I enjoyed Johannes Koelman's blog, "Velocity: Stuff That Doesn't Add Up."  If you haven't read it, please consider doing so. I will review just the math here. There was a technical point that probably flew over many a reader's head. When discussing the elegance of the Lorentz relativity approach, he mentions a hyperbolic tangent.  Hyperbolic trig functions used to cause me hypertension. With a little math and a few pictures, gone is my fear. Hopefully the reader will feel these strangers are not so strange after reading this blog.

Galileo Velocity Roundup

Galileo gazing at ships proposed a simple cycle of addition law for velocities. There are three players in this cyclic game: a fly (F) in Travis' ship (T), and Stacy (S) staying on the dock. A velocity VFT=10-8c means the fly is moving on the ship towards Travis at about 6 knots. Travis is sailing toward Stacy at 20 knots. Stacy is watching the fly. The law is:

What Stacy sees is the sum of both the fly's velocity on the ship, and the ship's velocity towards her. What is key here is the cyclic arrangement of the subscripts, FT:TS:SF. Note: Galileo did not write this expression because he was not aware of the development of algebra developed in the Middle East.

For everyday flies and people, Galileo's velocity law of addition is simple and useful. A problem does occur for things travelling near the speed of light. Galileo did try to measure that speed in his own day, but was a sharp enough an experimentalist to realize light was too fast to measure using human reflexes. Impressive.

Trains, planes, and automobiles never get near the speed of light, nor do flies or people. Only simple particles can be so zippy. Imagine there is a particle T that is travelling at a speed 2/3c compared to a Stationary detector (S).  That particle emits another particle F that goes at half the speed of light relative to T. Add the velocities up to see what is seen at the stationary detector:

This was not a problem until 1905 when Albert Einstein, peering deeply into the Maxwell equations, realized an equation like this:

means that electromagnetic waves must travel at the constant speed c no matter who the inertial observer happens to be (it was not this actual equation that launched his interest in the subject).

Is there a new velocity law that could deal with the upper speed limit? What one needs is a fourth term, one that is the product of the other three:

I had never seen it written this way. Let's solve for one of the terms, say VSF. Toss the other terms on the other side, do some collecting and rearranging:

This is the form I had seen many times. Check that it works:

This is less than one. It takes much more effort to show this is what Nature does and has been confirmed by experiment, but that is not the purpose of this blog.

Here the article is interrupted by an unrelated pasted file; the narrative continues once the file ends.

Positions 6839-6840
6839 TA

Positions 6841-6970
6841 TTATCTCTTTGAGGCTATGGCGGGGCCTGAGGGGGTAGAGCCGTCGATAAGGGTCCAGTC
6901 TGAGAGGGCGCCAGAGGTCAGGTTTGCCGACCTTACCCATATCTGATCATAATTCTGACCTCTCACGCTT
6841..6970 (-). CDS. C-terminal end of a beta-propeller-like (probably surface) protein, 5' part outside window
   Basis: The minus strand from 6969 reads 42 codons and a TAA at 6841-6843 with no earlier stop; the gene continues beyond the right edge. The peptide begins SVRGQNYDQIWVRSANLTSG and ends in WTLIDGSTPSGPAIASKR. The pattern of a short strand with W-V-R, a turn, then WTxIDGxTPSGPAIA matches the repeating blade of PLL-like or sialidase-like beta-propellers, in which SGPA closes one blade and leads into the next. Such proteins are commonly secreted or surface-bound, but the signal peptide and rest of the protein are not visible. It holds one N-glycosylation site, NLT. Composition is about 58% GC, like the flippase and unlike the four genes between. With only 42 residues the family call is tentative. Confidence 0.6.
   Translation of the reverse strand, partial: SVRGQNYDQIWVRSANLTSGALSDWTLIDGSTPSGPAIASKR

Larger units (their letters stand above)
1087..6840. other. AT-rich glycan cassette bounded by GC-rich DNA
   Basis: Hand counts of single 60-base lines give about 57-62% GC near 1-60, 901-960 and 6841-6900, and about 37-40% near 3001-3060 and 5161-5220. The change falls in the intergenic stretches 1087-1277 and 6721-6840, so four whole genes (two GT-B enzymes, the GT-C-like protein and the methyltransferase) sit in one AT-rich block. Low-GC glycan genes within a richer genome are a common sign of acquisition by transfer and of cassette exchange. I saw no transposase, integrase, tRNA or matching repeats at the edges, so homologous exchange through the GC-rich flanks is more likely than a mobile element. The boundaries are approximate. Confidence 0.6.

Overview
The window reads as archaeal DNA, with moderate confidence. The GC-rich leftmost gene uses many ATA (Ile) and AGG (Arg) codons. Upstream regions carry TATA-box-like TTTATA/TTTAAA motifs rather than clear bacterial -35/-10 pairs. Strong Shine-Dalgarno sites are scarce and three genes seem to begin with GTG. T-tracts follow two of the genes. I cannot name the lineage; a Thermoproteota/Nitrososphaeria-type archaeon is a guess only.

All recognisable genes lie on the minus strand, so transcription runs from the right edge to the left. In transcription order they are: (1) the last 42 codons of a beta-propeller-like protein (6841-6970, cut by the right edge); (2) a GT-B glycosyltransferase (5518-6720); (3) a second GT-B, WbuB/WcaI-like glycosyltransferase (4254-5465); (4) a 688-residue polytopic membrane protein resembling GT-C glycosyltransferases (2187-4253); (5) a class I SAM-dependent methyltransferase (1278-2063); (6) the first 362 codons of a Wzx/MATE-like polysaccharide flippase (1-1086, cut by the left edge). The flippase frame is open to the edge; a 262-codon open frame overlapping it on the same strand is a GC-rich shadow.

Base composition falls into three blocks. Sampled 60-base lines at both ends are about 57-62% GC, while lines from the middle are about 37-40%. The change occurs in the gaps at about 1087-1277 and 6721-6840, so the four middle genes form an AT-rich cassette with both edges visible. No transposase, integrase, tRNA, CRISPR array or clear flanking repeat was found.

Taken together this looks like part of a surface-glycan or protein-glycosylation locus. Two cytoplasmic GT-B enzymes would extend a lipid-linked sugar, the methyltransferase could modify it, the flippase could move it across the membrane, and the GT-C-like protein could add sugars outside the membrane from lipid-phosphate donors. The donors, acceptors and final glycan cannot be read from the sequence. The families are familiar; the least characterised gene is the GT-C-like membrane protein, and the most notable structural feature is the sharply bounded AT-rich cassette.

The math so far has been simple: addition, multiplication, and fractions. Johannes asks if the elegance seen in the Galilean law has been lost. Here is his description of the situation:

The Lorentzian velocity equation has an additional term compared to the corresponding Galilean equation. This triple velocity product term is negligible compared to the other terms when all relative velocities are small compared to the speed of light. Yet, it still is an extra term. Somehow it seems that Lorentzian/special relativity is less elegant than Galilean relativity.

This is no more than an appearance. An appearance that disappears when one looks deeper into the concepts playing a role in both relativity theories. Galilean relativity places a lot of emphasis on velocities, not so Lorentzian relativity. Einstein's theory that leads to Lorentzian relativity is based on a spacetime description in which velocities are represented as slopes. Would the time and space dimensions behave similarly, velocities relative to an observer would be the tangent of angles with the time-axis relevant to that observer. However, time behaves in a way subtly different from the way spatial dimensions behave, and as a result velocity is measured by the hyperbolic tangent of an angle with the time-axis. This angle is referred to as rapidity. And the point is: these angles (rapidities) do add up to zero. That is to say: a Lorentzian rapidity composition formula would take the shape of three rapidities adding to zero. A Galilean rapidity composition formula, on the other hand, would be ugly. In terms of rapidities, Lorentzian relativity is the most elegant form of relativity.

The two words I highlighted in bold, hyperbolic tangent, may have lost 90% of any remaining audience. The rest of this blog is targeted to those who feel comfortable with standard trig functions - even if you forget which one is opposite over the hypotenuse - but feel at a total loss about hyperbolic functions.